become the father and husband you should be.

    and I couldn’t agree more. Just because you feel bad about it doesn’t change it, or exonerate you from the fact you are neglecting your child. The simple fact is you are judged by your actions, not intentions, and there are plenty of bad fathers who wish they were better, but iwishing doesn’t make it so. Get off your pity-pot and go be a better father. Also, your post sounds incredibly self-centered. Your child is not an extension of your needs; you need to be an extension of his.
    Sorry if this sound s harsh, but raising children is too important to excuse your attitude without comment.

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  13. Tony

    I meant to get here sooner and respond to each of you individually, because so many of you put a lot of thought, I can tell, into your replies. I hope you’ll accept a single thank you to all of you, for your advice, your encouragement, your sympathy in the face of my admitted self-pity, and even your kicks in the pants. I needed all of it, so thank you.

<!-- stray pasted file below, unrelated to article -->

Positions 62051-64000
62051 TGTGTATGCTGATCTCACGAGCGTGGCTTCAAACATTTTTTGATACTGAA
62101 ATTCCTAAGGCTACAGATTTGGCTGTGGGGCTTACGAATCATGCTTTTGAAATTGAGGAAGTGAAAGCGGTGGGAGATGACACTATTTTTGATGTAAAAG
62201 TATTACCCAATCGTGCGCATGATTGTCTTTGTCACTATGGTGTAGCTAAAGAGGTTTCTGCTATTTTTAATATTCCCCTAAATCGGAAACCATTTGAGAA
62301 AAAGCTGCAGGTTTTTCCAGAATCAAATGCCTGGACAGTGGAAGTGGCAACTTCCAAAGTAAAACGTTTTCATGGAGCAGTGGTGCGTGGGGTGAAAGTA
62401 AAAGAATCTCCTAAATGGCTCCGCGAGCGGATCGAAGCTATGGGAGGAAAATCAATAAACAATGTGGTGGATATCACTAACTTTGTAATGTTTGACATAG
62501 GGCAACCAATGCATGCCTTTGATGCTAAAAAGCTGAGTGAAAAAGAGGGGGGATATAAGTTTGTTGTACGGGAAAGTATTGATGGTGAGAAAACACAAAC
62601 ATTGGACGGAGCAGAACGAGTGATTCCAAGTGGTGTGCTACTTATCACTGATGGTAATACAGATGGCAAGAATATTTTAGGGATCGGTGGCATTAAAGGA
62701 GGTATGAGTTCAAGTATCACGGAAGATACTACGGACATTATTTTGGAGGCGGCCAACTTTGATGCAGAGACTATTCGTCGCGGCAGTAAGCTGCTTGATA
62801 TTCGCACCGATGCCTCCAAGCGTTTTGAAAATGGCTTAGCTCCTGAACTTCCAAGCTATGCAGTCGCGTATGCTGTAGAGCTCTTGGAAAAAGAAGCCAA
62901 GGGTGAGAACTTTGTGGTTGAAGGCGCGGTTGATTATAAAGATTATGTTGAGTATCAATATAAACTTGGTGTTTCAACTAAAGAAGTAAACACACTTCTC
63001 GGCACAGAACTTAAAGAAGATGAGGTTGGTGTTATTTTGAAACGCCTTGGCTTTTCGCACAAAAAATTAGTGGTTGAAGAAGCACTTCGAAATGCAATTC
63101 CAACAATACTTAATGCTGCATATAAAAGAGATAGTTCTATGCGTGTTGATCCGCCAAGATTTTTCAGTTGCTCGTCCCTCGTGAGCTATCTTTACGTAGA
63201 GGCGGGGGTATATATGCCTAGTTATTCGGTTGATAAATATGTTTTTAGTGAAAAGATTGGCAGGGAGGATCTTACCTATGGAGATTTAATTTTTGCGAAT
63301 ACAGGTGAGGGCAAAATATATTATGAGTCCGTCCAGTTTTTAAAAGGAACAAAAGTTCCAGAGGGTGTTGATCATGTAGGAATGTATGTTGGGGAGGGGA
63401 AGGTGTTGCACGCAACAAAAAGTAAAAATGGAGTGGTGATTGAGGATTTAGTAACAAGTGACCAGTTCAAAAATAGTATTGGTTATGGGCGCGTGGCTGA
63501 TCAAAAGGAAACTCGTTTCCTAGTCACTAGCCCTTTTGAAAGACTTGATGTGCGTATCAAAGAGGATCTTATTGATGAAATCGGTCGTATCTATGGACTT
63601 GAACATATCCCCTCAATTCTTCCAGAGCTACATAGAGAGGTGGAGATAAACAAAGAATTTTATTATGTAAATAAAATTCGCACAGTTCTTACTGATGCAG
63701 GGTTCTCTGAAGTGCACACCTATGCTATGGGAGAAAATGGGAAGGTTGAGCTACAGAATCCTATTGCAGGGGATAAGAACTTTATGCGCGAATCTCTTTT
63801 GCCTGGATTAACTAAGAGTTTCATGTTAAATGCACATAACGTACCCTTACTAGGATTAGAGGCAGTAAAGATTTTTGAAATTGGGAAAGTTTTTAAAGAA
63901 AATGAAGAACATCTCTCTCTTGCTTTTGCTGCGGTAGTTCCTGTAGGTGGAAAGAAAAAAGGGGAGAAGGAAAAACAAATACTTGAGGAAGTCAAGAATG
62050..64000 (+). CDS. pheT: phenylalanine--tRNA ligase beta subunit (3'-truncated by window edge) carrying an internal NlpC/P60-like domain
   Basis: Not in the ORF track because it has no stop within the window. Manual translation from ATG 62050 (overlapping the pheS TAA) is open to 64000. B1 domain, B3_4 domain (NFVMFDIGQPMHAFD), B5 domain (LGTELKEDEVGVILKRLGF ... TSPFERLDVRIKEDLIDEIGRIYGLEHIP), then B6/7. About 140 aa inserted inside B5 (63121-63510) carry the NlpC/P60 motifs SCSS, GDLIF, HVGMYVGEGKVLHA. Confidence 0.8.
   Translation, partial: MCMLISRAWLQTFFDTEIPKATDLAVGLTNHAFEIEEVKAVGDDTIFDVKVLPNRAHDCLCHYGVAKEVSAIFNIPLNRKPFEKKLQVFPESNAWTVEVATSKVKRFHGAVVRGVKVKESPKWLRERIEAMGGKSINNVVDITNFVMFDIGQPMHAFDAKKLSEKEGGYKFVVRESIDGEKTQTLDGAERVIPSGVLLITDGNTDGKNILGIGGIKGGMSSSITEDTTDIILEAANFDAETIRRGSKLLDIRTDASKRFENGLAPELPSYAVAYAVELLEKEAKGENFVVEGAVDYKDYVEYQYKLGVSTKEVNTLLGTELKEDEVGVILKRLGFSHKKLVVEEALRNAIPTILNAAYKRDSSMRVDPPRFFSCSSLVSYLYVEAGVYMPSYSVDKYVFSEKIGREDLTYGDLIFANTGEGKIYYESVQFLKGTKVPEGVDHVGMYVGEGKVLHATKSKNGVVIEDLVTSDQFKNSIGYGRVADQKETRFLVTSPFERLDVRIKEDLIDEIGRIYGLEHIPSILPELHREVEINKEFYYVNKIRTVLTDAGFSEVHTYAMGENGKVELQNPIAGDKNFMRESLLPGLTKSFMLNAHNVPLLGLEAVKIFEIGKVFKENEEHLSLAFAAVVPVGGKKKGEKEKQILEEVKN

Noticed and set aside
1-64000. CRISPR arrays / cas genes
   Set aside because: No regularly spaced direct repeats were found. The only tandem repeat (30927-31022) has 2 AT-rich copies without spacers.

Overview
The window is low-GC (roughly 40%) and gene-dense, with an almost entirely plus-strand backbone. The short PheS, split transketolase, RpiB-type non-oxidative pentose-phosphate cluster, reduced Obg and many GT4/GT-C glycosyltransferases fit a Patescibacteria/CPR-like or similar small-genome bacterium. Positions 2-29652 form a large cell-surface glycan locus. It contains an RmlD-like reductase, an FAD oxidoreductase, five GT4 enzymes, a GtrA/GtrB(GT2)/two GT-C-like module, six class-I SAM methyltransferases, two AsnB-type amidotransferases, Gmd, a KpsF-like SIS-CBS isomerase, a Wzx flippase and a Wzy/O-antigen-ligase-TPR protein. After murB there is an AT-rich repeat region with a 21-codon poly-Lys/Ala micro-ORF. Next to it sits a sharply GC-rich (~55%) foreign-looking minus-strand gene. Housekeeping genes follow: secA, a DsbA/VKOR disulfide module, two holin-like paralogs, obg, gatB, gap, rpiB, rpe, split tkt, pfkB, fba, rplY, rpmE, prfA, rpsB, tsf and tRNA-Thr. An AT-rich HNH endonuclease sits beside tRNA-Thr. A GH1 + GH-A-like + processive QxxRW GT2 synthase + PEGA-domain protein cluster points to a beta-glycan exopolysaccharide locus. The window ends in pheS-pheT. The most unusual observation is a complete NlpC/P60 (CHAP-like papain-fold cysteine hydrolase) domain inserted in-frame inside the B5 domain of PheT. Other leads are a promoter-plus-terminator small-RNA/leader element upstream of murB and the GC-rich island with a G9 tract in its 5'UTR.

In the end I believe the harshest of my critics here was right, there’s no excuse for failing my children, and no second chances. I do have to part ways with the notion that looking to God won’t help, however. My personal experience thus far is that He’s seeing me through when my every personal inclination is to give in.

  14. AtoZMom

    You are so heartfelt and know you are not alone. This is a big one for me. My husband is gone all the time. His work is not where we live. He has to travel to remote locations where no one abides. For right now, it’s his life. I know this pains him more than he lets on. He misses his babies growing up. But it makes the time he does have with them even more special.

    What gets me through is in 6 months life will be different. In 6 months, things change. He may be home more in 6 months. It makes the time more tolerable somehow.

    Know God knows your heart. He knows how much you love your family and He is there when you are not. You are doing what you need to do to support your family and raising a family is sacrifices on everyone’s parts.

    Think of this as a season and season’s change.

    Love and hugs again,